State taxes went down, but will they go back up?
Four months after your state taxes went down, one of the key questions in the debate over the next Illinois budget is whether they'll go back up.
This week, Illinois House Democrats staged a public rejection of Gov. Bruce Rauner's cuts to human services programs. One way to avoid a broad budget ax is to raise tax revenue, whether it comes from income taxes, sales taxes or fees of some kind.
Of course, the campaign for governor was fought in part over taxes, and the candidate who wanted to keep income taxes from dropping lost. Most suburban lawmakers of both parties opposed the tax ideas former Gov. Pat Quinn proposed.
Still, big proposed cuts have pointed again to the idea that the state might need more money to get by. The past months have seen a parade of mayors, caretakers for the disabled and others pleading with lawmakers to keep their programs whole.
"If they want these services to continue, there's going to have to be additional revenue," state Rep. Sam Yingling, a Round Lake Beach Democrat, said.
Or, he said, if people prefer the lower taxes, services will have to be cut. Yingling said he prefers not raising taxes and would like to see suburban homeowners get property tax relief, arguing some of Rauner's ideas should be discussed.
No specific tax increase proposals are brewing, but with a budget deadline at the end of the month, they could pop up without much notice.
During the campaign, Rauner expressed support for extending the state's sales tax to some services, and his proposals have made reference to "restructuring" the state's gas tax.
Rauner has said before he'd get involved in any tax talks, he wants to see lawmakers address his so-called turnaround agenda, which includes changes to help businesses and make things tougher on unions.
"The Democrats have categorically denied talking about any of this," said state Rep. Ed Sullivan, a Mundelein Republican. "So we're at an impasse, there's no doubt about it. The potential is, of course, a potential government shutdown July 15."
Illinois' new budget year starts July 1, but things get dicey around the middle of the month, when the first payroll comes due.
So will all the bipartisan singing of Kumbaya from earlier in the year be abandoned after Democrats' budget move this week?
"Today, I think, sabotaged some of those discussions," Sullivan said after Wednesday's House vote against human service cuts. "And, remember, the Democrats have supermajorities in both chambers. They can do anything they want."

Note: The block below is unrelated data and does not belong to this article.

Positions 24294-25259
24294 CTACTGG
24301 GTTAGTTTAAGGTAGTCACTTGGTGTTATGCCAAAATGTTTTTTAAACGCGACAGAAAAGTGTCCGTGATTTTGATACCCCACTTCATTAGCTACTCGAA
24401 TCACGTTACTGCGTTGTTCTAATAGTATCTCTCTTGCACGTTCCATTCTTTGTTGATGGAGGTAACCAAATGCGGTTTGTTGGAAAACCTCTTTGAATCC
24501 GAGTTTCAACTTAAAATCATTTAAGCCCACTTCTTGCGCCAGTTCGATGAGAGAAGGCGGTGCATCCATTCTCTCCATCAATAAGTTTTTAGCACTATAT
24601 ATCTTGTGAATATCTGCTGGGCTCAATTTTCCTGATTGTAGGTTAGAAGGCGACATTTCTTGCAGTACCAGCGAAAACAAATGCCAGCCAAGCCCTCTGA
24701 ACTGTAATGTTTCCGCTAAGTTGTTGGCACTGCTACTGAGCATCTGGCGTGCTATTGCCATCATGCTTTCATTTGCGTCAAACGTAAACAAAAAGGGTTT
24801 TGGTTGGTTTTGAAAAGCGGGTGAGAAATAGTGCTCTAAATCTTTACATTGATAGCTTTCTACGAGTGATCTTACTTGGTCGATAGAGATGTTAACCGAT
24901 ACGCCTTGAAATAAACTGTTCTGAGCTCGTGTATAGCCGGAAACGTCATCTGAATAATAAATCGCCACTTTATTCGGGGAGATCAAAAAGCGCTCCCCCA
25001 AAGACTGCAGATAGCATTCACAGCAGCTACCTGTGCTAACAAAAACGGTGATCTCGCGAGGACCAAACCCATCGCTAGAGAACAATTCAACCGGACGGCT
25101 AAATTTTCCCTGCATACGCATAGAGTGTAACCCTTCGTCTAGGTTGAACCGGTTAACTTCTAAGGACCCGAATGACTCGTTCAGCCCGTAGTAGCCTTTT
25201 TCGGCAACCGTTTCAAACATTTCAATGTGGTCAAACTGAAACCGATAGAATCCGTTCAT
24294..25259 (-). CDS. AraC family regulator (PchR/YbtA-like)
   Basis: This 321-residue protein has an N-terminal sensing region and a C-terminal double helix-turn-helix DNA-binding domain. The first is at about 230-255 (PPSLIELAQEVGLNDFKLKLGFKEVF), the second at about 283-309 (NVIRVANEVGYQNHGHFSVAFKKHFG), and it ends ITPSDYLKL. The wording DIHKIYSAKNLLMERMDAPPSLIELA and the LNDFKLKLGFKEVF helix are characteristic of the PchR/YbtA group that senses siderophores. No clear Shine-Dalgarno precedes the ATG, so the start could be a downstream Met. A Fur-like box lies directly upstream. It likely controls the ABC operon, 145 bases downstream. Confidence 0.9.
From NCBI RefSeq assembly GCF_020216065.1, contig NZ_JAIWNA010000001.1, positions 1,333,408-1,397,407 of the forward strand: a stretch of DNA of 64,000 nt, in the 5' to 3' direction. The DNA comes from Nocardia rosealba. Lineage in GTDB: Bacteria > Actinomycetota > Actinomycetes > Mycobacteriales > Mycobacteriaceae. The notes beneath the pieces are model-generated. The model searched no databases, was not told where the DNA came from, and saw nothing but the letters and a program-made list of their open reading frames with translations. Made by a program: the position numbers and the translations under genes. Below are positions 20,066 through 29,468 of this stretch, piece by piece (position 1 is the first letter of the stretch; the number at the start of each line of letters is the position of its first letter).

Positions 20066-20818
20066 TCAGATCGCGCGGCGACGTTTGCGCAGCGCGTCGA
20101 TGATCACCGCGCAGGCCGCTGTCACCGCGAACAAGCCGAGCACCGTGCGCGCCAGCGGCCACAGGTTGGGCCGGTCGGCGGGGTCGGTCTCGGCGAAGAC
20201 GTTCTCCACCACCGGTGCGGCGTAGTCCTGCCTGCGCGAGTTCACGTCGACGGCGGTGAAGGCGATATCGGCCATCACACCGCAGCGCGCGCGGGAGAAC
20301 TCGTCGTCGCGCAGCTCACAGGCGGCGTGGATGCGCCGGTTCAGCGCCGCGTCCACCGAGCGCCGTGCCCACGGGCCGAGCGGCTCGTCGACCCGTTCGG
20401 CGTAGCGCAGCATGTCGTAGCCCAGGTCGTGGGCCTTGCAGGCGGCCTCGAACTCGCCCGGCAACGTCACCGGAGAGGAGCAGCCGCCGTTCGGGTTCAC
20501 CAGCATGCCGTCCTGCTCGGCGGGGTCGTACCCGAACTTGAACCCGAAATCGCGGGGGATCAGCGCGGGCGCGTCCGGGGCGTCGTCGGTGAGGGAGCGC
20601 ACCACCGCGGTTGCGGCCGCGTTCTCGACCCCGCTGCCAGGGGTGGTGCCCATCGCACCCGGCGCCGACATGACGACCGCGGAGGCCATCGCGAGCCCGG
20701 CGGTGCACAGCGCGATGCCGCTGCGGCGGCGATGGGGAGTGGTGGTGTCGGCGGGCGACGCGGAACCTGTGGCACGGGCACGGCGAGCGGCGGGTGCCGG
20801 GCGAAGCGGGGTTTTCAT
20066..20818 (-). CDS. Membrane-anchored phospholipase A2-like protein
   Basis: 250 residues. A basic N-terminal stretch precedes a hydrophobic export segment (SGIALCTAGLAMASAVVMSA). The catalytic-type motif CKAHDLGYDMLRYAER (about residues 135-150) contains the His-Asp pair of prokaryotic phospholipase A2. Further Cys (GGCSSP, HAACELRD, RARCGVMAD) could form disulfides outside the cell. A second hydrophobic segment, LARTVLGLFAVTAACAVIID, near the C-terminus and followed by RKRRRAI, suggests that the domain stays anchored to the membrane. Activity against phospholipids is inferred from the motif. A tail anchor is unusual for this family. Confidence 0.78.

How do you really feel?
"Today's session was a sham and those who supported this circumvention of the legislative process should be embarrassed and ashamed."
That's state Rep. Ron Sandack, a Downers Grove Republican, in a statement about this week's budget votes in the Illinois House.
State Rep. Fred Crespo is back in Springfield after having a tumor removed from his neck last month.
The Hoffman Estates Democrat said he noticed a small lump on his neck during the 2014 campaign and ended up having surgery in April to remove it after it grew quickly.
It was benign, Crespo said, but still a scary moment. He's sporting a beard and not wearing a tie while he heals up.
"Enjoying every day, man," he said.
On a lighter note ...
Daily Herald reporter Erin Hegarty watched the House and Senate play softball Wednesday night a few hours after the budget debate, and she filed this important dispatch.
The Illinois House prevailed 16-10 over the Senate in the annual House vs. Senate softball game Wednesday night, and some suburban lawmakers played crucial roles.
While state Sens. Dan Kotowski, a Park Ridge Democrat, and Michael Connelly, a Lisle Republican, both had a strong offensive showing at the plate and on the base path, their efforts were not enough to overtake the House.
Rep. Marty Moylan, a Des Plaines Democrat, played tough defense with a diving infield catch as the stands and his team cheered him on. State Reps. Elaine Nekritz, a Northbrook Democrat, and Anna Moeller, an Elgin Democrat, helped cheer on their team as part of the Illinois House's cheer squad.